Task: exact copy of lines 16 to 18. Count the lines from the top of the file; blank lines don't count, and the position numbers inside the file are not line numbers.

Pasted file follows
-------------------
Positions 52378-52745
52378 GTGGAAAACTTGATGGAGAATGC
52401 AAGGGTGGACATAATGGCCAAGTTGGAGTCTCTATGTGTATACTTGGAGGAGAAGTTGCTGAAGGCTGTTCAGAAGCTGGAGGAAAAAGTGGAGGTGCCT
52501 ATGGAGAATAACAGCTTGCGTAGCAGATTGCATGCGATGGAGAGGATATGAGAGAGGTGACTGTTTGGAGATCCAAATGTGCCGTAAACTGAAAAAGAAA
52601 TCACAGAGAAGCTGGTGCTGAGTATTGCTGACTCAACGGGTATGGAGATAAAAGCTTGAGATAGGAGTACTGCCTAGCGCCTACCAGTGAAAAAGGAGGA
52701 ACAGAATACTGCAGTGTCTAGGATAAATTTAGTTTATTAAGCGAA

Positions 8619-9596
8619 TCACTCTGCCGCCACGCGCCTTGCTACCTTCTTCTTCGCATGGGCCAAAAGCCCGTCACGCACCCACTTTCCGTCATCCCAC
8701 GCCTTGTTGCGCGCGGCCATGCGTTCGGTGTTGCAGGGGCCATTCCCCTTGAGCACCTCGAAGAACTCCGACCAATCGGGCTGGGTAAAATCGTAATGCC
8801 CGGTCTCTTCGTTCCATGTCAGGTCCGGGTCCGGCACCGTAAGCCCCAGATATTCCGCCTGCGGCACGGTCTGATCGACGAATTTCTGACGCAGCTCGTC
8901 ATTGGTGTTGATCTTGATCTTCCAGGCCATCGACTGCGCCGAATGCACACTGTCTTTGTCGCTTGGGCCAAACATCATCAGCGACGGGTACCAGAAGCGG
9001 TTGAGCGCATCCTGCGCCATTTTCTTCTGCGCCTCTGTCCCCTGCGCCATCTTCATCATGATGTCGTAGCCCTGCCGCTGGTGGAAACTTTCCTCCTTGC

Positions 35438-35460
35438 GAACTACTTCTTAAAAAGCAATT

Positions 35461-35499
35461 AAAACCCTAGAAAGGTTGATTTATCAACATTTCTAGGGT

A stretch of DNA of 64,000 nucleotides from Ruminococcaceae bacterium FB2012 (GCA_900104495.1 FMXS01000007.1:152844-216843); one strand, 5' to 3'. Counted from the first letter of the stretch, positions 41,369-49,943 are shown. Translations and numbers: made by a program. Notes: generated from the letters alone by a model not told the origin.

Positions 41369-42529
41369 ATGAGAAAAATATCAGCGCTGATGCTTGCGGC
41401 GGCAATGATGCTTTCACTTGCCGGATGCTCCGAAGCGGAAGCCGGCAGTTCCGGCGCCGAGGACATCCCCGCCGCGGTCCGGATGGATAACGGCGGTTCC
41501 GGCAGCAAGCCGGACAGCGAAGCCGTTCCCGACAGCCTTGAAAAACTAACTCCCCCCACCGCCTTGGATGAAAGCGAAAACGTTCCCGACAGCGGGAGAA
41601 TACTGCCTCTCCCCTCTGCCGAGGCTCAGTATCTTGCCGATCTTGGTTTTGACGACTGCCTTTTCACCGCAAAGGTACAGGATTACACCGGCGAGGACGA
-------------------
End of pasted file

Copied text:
35461 AAAACCCTAGAAAGGTTGATTTATCAACATTTCTAGGGT

A stretch of DNA of 64,000 nucleotides from Ruminococcaceae bacterium FB2012 (GCA_900104495.1 FMXS01000007.1:152844-216843); one strand, 5' to 3'. Counted from the first letter of the stretch, positions 41,369-49,943 are shown. Translations and numbers: made by a program. Notes: generated from the letters alone by a model not told the origin.

Positions 41369-42529